"Near Heaven" by J L Higgs
Marcus closed the cooler’s lid. Ignoring the chill in the morning air, he marveled at the spectrum of colors evolving in the sky as dawn broke. There were many places where people gathered to watch the sunset each day, but dawn always left him speechless. Below, in the harbor, the city’s skyline shimmered, out of focus. As the new day’s light continued strengthening, the image on the water’s surface sharpened until it mirrored the skyline.
“You’re here early,” said Raymond, interrupting Marcus’s reverie.
Nodding, Marcus walked over to his tools, picked them up and placed them in slots in his utility belt. Then he filled their buckets with water and set them on the work platform while Raymond outfitted his belt.
They inspected the anchoring setup, the wire rope attached to it, and the mechanism that locked the platform to the rope. Satisfied the apparatus was safe and well-secured, they dipped under the platform’s handrails, stepped aboard, and lowered themselves over the edge of the building.
Marcus dipped his chamois in his bucket, then rubbed it against the glass. Next, he unholstered his scrim and loosened the dirt. That done, he scrubbed the glass with clean water, sluicing away the dirt and grime with his squeegee. He deposited the squeegee back in its belt slot and allowed himself a moment to admire his work. Then he moved to the next window.
Hoping for a better life, leaving behind his parents, younger siblings, and everything he’d known in Guatemala had been the scariest thing Marcus had ever done. Initially, obtaining a job had been difficult. But despite the danger, he loved washing windows in high-rise, multi-story buildings. There was a certain serenity high in the air above the street rarely experienced down on the ground. He’d always been meticulous and seeing the world from a bird’s-eye view provided him with a different perspective on life.
“Don’t be daydreaming over there,” called out Raymond. He laughed.
“I’m not,” replied Marcus.
Though not daydreaming, Marcus’s mind had been wandering. He’d witnessed all manner of things doing this job. Rambunctious dogs left home alone, barking incessantly. Also, the occasional indifferent cat, lounging luxuriously on a sofa in the sun. What few children he encountered were always on a building’s lower floors, surrounded by furnishings that looked homey and lived-in. That contrasted starkly with the inhospitable, blemish-free, showroom décor found on the uppermost floors. Their occupants, perched high and with most of the world below them, demanded an unsullied and unobstructed view of the city and harbor, though rarely took the time to appreciate the beauty surrounding them.
Even though Marcus prided himself on being discreet, the job afforded him intimate, uncensored glimpses into people’s personal lives. Sometimes he saw women or men crying, couples arguing, prospective buyers viewing apartments, or old people struggling to walk from one point to another. Others’ distress always saddened him and made him wish he could offer more than just clean windows and the clear view they provided.
One day, when he’d been cleaning windows, a woman suddenly appeared wrapped in a towel, her back to him. Her cacao-colored skin evoked thoughts of home, and he felt a longing for Guatemala’s lush green tropical valleys and mountains rising into the clouds.
She turned in his direction, startling them both, and Marcus lost his footing. As he lunged for the wire, she dashed to the window, reaching out as if to save him. When he regained his balance, they were standing eye-to-eye with only the crystal-clear glass separating them. She asked if he was OK, and he nodded yes.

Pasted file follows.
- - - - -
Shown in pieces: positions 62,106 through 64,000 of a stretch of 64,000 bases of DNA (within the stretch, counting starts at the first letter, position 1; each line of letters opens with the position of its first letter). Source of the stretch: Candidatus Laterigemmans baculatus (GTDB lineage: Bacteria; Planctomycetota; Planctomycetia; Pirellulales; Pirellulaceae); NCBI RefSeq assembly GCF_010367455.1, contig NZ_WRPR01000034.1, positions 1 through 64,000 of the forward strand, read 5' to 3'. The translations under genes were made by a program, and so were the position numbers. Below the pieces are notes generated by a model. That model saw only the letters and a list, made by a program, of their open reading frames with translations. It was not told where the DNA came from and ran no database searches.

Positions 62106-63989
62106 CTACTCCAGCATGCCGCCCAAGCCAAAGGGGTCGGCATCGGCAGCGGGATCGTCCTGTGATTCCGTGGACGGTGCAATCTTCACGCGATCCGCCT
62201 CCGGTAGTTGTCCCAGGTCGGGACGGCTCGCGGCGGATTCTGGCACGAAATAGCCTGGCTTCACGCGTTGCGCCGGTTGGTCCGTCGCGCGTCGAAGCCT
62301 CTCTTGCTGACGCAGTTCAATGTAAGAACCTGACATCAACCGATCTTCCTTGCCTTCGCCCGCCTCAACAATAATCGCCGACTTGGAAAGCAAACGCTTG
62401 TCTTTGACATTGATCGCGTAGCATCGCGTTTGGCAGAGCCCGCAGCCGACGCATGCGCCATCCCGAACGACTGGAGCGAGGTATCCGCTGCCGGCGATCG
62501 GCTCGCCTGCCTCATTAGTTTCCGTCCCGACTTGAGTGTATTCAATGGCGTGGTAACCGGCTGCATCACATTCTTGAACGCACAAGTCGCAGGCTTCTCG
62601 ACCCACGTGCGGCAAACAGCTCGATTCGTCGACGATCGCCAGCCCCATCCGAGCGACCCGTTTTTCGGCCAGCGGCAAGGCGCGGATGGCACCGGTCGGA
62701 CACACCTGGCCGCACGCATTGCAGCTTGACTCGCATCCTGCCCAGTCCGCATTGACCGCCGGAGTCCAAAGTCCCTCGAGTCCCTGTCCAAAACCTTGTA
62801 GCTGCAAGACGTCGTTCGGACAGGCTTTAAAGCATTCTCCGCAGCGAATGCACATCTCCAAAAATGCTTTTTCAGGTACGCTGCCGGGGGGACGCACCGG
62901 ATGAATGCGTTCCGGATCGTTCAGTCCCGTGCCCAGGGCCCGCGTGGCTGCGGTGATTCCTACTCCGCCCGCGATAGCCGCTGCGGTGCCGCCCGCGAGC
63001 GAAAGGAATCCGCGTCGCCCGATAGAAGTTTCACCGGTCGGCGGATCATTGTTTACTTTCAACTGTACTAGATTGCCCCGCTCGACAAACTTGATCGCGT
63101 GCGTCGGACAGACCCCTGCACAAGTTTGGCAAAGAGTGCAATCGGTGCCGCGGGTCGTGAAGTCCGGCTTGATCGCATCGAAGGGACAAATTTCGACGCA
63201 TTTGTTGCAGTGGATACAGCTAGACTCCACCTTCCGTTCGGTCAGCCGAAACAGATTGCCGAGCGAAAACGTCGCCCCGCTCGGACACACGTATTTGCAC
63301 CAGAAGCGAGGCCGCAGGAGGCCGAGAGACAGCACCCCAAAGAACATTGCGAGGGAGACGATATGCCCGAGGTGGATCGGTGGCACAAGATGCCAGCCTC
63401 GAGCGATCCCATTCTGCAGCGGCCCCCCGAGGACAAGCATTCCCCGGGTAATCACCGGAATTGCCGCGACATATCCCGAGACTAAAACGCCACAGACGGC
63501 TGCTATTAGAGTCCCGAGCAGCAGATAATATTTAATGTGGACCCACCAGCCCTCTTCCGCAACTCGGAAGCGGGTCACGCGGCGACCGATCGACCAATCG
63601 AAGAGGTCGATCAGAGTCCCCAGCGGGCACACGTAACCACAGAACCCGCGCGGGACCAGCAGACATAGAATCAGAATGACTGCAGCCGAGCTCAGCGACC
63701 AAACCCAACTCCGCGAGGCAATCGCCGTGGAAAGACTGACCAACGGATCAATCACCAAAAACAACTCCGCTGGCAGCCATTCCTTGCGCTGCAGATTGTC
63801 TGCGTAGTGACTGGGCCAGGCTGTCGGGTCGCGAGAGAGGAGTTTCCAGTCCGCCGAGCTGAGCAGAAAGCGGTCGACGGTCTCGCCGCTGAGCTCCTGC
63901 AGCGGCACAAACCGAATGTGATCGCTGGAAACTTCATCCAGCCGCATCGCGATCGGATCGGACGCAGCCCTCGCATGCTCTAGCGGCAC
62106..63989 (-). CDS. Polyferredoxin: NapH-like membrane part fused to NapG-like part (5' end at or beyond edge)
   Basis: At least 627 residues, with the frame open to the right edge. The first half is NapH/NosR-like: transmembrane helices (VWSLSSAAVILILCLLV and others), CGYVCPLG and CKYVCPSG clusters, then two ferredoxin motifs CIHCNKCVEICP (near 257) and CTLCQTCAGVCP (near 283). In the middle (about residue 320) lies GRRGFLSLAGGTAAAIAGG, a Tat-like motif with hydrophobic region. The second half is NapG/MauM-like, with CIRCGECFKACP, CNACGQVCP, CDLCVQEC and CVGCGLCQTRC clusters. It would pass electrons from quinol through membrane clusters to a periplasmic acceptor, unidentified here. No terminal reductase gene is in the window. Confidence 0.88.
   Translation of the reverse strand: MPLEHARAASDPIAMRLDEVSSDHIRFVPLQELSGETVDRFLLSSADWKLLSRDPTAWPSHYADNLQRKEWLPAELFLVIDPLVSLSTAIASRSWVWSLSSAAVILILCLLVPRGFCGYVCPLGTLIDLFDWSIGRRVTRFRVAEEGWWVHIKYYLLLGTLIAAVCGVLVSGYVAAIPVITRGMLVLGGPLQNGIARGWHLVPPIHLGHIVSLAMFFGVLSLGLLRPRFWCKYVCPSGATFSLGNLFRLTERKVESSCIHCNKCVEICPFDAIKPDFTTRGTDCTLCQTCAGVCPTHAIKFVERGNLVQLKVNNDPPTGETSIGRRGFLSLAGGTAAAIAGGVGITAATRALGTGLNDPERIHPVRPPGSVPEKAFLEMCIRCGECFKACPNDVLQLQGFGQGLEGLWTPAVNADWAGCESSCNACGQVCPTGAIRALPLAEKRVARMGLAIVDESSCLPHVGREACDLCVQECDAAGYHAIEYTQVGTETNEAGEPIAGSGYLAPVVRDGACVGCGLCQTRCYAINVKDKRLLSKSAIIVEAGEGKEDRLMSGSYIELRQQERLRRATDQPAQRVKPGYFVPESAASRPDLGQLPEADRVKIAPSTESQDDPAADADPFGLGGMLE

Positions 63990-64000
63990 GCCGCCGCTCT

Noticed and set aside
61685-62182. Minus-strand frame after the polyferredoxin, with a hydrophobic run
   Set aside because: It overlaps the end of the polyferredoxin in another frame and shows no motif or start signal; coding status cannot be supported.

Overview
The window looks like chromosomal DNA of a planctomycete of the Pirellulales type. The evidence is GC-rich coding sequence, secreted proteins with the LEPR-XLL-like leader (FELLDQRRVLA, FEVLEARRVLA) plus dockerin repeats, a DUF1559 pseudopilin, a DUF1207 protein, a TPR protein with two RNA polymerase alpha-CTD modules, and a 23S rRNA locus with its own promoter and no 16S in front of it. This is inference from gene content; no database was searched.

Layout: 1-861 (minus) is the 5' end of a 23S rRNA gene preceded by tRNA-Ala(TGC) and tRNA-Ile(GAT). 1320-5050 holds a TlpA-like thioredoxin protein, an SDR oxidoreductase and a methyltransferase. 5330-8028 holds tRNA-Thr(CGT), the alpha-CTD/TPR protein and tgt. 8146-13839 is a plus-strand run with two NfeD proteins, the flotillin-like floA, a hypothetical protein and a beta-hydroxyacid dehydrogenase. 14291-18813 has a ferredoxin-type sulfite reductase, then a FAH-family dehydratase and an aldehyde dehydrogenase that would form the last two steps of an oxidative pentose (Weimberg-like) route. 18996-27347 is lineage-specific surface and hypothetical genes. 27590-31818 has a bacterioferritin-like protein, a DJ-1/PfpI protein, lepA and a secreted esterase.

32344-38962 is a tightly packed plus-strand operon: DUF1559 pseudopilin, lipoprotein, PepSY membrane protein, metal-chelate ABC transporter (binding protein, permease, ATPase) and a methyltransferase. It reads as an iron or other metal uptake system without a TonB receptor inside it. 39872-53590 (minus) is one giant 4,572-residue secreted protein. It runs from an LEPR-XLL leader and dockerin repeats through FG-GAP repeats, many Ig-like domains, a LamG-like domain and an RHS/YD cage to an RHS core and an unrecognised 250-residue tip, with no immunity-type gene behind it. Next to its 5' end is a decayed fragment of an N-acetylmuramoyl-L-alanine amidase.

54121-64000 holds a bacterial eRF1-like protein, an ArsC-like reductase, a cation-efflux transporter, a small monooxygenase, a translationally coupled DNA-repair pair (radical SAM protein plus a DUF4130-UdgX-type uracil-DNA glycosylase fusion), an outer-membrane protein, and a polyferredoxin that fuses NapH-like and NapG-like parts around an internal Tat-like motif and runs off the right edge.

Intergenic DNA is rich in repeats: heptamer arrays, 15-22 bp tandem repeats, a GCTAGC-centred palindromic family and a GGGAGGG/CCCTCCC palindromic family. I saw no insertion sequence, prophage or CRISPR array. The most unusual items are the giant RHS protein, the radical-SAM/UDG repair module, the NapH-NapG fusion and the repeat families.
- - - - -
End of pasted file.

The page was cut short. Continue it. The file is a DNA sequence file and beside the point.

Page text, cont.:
She smiled, turned, and walked back to where the towel lay. As she picked it up off the carpet and walked away, his thoughts of home overwhelmed him. Seeing her handprint on the glass, he placed his hand against it.
Marcus positioned himself in front of the next window, paused, inhaled, and completely filled his lungs. The air’s clean fresh taste and smell were bewitching and incongruous with the dirt and grime he removed from the glass.
Glancing at the light blue sky, he called out to Raymond, “Do you think there’s a God?”
“Who knows,” responded Raymond with a shrug. “What are you now? Some philosopher window washer?”
Marcus resumed cleaning. Each time before sluicing, he checked below, making sure there was no one who could be inadvertently victimized by the filth he was expunging. The two men worked steadily, descending floor-by-floor until daylight began to fade. They then agreed to halt work for that day.
Working in tandem, they pulled the wire ropes, raising the platform until it reached the building’s roofline. There, they climbed off. On the roof, Raymond immediately began completing the maintenance of his tools while Marcus took his time.
“Would you mind finishing up?” asked Raymond. “I need to run.”
“No problem,” replied Marcus, continuing to orderly arrange his tools.
Alone on the rooftop, his back to the setting sun, Marcus emptied their buckets and stored their equipment. Opening the cooler, he pulled out a woven blanket, stretched out on the rooftop, and settled in. Tomorrow would be payday, and he’d be able to send what little he’d saved to his family back home. Envisioning dawn breaking over mountains and valleys, he closed his eyes. In the harbor, specks of light floated on the water’s surface. Their numbers increased throughout the night, until they resembled a field of stars cradling the city skyline.
J L Higgs
J L Higgs's short stories typically focus on life from the perspective of a black American. He has been published in over 30 magazines, including Indiana Voice Journal, The Writing Disorder, Contrary Magazine, Literally Stories, The Remembered Arts Journal, Rigorous, and was nominated for a Pushcart Prize. He resides outside of Boston.
Headshot: C. A. Maynard
Photo Credit: Staff